\o7 Donald Bott, 55, of San Clemente claimed he was terminated from his 17-year job as Santa Ana's director of personnel in 1983 because of his age and his efforts to expose wrongdoing in city hiring. Six months ago, a jury decided it didn't believe him. But last week, Superior Court Judge Leonard Goldstein said he did and overturned the jury's verdict, awarding Bott $1.8 million.
The case is a good example of the difficulties involved in proving a wrongful termination lawsuit. Courts and legislatures are providing an increasing amount of protection for employees from indiscriminate firings but many of the laws are complicated. Nearly all require anybody terminated to act quickly if he or she hopes to win a verdict against a former employer.
Tustin attorney Harris E. Kershnar has represented more than 100 indi\f7 viduals who have sued their former employers for wrongful termination. He spent the early part \o7 of his career defending employers from such suits but changed sides in 1985.
"I'm philosophically more comfortable representing the underdog," he said.
Kershnar, 36, now serves on the American Bar Assn.'s Equal Employment Opportunity Committee and is a former chairman of the labor law section of the Orange County Bar Assn. He graduated from the law school at UC Berkeley. He recently spoke with Times staff writer Gregory Crouch about how fired employees can vindicate themselves in court.
Q. What types of wrongful termination cases have you typically argued?
A. They are a varied lot. One was a case involving a large oil company that conducted searches of employees' vehicles and lockers as well as the employees themselves. The employee I represented was discharged because a marijuana cigarette was found in his car. The jury reached a verdict in favor of the employee on the grounds the employer violated an expressed agreement not to discharge people without good cause. Plus, there was an inadequate showing that the marijuana was his. And there wasn't much in the way of precedent to establish that drugs found inside a car amounted to grounds for terminating someone when there was no indication he had ever used drugs at work or ever reported to work under the influence of drugs.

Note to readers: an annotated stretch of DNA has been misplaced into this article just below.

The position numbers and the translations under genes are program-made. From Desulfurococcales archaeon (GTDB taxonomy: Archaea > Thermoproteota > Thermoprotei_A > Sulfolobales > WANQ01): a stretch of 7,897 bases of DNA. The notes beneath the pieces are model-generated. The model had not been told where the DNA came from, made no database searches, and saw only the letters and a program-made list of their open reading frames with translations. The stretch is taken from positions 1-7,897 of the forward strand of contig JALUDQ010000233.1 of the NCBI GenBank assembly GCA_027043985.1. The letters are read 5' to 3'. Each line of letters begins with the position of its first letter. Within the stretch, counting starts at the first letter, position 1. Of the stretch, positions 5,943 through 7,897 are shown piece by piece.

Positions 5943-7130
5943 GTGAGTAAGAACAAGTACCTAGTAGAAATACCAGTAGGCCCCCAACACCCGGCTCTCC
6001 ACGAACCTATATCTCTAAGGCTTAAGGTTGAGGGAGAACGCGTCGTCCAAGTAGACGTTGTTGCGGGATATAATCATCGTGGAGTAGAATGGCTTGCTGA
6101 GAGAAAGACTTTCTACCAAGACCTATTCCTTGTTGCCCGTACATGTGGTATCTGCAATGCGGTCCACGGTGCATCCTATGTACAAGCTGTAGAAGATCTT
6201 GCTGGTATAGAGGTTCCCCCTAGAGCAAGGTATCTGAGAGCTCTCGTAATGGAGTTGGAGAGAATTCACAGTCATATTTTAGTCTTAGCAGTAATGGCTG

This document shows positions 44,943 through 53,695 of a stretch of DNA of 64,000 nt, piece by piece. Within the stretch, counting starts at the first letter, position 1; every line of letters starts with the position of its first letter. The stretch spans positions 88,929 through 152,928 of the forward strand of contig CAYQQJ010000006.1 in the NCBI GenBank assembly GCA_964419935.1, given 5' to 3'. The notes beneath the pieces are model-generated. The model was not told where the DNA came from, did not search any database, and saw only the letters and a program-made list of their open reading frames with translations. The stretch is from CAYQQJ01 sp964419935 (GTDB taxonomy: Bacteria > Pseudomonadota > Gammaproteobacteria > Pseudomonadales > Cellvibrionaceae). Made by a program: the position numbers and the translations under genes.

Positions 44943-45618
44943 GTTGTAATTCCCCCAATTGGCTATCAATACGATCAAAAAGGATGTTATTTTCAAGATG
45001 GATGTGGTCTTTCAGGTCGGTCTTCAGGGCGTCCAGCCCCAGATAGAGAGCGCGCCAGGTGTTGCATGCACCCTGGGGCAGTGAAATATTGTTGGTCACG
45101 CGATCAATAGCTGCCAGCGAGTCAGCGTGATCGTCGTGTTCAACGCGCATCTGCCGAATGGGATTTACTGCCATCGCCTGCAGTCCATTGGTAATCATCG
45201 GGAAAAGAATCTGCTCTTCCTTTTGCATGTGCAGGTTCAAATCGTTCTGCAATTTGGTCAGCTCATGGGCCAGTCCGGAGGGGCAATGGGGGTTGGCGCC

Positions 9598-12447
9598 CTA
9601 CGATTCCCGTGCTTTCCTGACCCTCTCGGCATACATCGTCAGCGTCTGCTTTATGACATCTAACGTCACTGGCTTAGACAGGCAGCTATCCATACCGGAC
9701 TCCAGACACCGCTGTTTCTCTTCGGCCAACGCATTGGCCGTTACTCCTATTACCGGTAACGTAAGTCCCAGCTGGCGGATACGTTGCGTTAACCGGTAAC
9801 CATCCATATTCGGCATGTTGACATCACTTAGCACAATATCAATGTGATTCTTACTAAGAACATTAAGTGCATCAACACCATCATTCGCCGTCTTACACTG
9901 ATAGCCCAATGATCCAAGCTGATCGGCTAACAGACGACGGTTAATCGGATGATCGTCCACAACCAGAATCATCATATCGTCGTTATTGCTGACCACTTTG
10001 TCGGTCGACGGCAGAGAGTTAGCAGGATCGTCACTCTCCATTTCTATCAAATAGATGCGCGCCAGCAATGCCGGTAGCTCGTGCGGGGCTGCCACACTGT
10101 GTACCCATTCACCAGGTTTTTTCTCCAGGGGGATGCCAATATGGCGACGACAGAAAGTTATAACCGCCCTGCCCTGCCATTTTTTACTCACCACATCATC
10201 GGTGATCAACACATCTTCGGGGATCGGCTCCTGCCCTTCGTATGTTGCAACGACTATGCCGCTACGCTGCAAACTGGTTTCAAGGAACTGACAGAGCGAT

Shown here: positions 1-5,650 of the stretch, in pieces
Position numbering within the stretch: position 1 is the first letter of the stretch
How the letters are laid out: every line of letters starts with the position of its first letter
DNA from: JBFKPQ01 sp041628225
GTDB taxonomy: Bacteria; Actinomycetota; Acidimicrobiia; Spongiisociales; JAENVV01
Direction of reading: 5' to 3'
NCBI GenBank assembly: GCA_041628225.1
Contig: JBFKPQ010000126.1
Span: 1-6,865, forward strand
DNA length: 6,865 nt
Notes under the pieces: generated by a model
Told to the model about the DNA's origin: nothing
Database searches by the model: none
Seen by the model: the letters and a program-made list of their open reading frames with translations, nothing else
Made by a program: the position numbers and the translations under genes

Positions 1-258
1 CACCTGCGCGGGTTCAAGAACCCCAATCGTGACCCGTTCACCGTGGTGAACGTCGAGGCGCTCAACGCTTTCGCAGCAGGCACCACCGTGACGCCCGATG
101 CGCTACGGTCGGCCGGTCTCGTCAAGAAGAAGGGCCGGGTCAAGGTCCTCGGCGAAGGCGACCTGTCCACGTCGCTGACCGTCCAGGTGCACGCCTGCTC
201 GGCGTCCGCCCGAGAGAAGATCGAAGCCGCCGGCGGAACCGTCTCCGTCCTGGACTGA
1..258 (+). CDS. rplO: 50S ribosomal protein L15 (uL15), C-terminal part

On a different subject altogether, I handled an age discrimination case against a trucking company where there was a manager who thought my client was too old to be a driver and didn't hesitate to communicate that in front of other employees. My client was fired for a minor driving accident, which would not have typically resulted in the termination of a driver. The case was settled on terms we thought were quite favorable. And I had a case where an employee was fired for refusing to fire somebody else who declined to take a lie detector test. It's illegal to require someone to take a lie detector test, and my client was told to fire an employee who exercised his right to decline such a test. My client told the president of the company it was illegal for him to fire this person and, in turn, my client was fired. My client won a verdict on the basis his firing was contrary to the public policy of the state of California.
Q. How common is it for somebody to get fired?
A. Exceedingly common. People who feel they have been improperly terminated call up virtually on a daily basis. Nearly everyone who is fired feels that it was improper or unfair, but the real question is how many have a legal remedy, because what's unfair does not equal what is unlawful. I don't have a percentage for you, but a small percent of the unfair terminations fall into categories where the law provides a remedy.
Q. So what are the different categories?
A. The primary area is in civil rights laws covering age, race, sex, religion, national origin and physical handicap. Firings based upon any of those categories is prohibited based upon the Fair Employment and Housing Act, which is a California statute. Discrimination on the basis of sexual orientation is not prohibited by the terms of the acts but there are serval cities that have municipal ordinances that prohibit discrimination against gays and lesbians, including Laguna Beach, Los Angeles and San Francisco.
Q. What if the reason for somebody's dismissal doesn't coincide with one of the civil rights classifications?